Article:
With Fathers Day fast approaching, this year, I wanted to do something special. Fathers Day is the forgotten holiday; although not long after Mothers Day, it’s the holiday we often overlooked, the one often accompanied by a quick dash to the local supermarket for a card and a pair of novelty socks the night before. For my own dad, our Fathers Day tradition of a box of Jaffa Cakes and a Mug has always been just enough, but as my first year as a parent myself, I can now truly appreciate everything he has done for me, and want to let him know this. With my new found respect, I wanted to do something a special: this year, I took part in the Tesco Tannoy Takeover to let my dad know exactly how much he means to me.
I’ve always had a great relationship with my dad. We’re similar, often maybe a little too similar, but ultimately he’s one of the people I look up to most in life. When I fell pregnant with Harrison last year, my dad was the last person I wanted to tell. A baby last year was not part of the plan, and the thought of telling him something that he wouldn’t agree was right for me at the time was terrifying. When I told him, he was the one person that reassured me to no end. He made a year that started off difficult, one of the best of my life yet, and I owe him a lot for that. Let’s also not forget the 20 or so years of taxi-ing me around, the bravery he showed to take me on my first driving lesson, or the years of saying yes when my mum said no. My dad deserves more than a pair of socks and a card, and I took it upon myself to let him (and everyone else in Tesco) know that.
The Tannoy Takeover is exactly as it sounds: a chance to take over the tannoy in your local store for long enough to surprise your dad. Fathers Day is not about the gifts, it’s about the sentiment, and the extra effort to acknowledge our Dad’s on their day. Don’t get me wrong, I’ll still be giving my Dad a gift (even if it is as cheesy as a pair of socks and some biscuits), but announcing my love to the whole of Tesco is just the icing on the cake.
Getting my dad to Tesco at a specified time to hear our message was no easy task, but after a measly excuse involving a desperate need for his vast knowledge of barbecue food, we arrived at the store just in time. As a man who does not wear his emotions on his sleeve, I knew not to expect a song and a dance, but his silence was enough to let me know my message had the intended affect. I’ve never witnessed my dad stay quiet for as long as he did during my thirty second message, in the same way I’ve never witnessed his neck flush pink quite so fast. He was embarrassed, surprised, but ultimately grateful for the words I don’t often share with him. Life is short, and we really don’t tell each other enough just how much we appreciate one another.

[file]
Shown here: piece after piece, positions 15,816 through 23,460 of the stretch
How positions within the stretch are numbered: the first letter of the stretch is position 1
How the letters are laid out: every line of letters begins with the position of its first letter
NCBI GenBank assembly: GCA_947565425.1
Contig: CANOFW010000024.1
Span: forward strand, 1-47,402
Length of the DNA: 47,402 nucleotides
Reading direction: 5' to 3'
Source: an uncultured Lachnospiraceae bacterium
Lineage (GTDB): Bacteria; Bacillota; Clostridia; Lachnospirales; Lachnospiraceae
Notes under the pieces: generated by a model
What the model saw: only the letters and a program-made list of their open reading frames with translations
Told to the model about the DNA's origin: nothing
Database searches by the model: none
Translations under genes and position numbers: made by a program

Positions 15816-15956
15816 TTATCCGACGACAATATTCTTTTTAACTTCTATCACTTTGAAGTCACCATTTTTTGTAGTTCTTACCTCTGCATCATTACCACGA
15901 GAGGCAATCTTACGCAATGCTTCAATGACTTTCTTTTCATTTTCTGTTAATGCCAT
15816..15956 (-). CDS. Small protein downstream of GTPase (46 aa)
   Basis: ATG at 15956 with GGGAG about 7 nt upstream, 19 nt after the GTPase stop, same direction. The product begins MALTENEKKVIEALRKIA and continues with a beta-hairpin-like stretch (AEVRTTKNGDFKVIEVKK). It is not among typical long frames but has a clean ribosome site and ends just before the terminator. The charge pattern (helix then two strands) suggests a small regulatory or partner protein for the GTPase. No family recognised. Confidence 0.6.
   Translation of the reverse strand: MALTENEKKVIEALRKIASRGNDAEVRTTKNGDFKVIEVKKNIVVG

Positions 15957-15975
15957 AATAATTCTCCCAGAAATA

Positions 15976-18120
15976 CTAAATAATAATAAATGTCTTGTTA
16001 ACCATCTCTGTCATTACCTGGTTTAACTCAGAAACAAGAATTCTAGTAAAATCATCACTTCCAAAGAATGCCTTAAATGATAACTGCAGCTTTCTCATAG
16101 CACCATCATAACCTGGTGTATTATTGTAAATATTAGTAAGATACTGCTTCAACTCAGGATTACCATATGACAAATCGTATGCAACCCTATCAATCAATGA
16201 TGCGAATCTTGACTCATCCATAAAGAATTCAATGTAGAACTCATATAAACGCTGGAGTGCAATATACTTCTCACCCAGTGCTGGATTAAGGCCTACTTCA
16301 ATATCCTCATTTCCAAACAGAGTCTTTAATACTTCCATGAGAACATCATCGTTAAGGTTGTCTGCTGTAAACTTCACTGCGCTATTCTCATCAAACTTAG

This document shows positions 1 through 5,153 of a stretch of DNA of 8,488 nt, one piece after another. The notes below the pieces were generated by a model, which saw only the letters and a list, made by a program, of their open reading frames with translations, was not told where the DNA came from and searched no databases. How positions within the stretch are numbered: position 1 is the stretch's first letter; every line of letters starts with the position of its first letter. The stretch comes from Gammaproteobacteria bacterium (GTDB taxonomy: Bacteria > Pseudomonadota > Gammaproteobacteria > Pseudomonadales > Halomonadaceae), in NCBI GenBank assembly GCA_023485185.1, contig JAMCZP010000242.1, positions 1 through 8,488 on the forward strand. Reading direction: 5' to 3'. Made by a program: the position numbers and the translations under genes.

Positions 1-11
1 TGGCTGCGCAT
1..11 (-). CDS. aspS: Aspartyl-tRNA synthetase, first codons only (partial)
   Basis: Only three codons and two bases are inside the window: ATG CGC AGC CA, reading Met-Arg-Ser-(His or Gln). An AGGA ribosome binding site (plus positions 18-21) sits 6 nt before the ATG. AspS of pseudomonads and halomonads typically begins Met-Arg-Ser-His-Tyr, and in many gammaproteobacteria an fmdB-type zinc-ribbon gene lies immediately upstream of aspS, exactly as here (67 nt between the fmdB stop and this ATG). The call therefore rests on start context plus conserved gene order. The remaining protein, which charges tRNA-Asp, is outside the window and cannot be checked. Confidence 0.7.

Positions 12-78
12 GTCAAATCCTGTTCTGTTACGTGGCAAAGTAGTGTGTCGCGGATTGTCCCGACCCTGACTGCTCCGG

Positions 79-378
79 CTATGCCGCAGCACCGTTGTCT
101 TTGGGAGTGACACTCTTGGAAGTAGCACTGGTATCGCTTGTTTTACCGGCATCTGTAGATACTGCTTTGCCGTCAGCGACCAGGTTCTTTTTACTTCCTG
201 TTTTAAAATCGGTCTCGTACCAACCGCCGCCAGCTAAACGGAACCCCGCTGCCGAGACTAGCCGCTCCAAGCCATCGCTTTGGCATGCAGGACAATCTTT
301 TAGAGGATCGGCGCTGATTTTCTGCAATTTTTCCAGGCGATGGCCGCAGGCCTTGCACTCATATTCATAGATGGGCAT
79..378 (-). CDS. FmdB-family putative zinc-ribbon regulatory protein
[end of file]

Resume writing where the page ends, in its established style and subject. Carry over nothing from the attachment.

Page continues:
As the forgotten holiday, Tesco have really gone the extra mile to ensure this Fathers Day can be a special one. If you’d like to surprise your dad, you can visit the online portal, record your own message to be played at your local Tesco across Fathers Day Weekend (Saturday 17th June – Sunday 18th June). All that is then left to do is to get your Dad down to the store without suspicion (top tip: come up with a better excuse than barbecue shopping). After your message plays, you can head to the customer service desk where a dedicated advisor will give you a £10 gift card to treat your dad: just enough for a pack of jaffas, a pair of socks and the good old classic mug. It really is that simple, and it’s such a lovely sentiment for a day that is otherwise overlooked. This year, take advantage of the Tannoy Takeover and let your Dad know how much you really do appreciate him.
Disclosure: This was a paid advertorial with Tesco, but as always every opinion is my own and I’ll be the first in line to take part in the Tannoy Takeover again next year.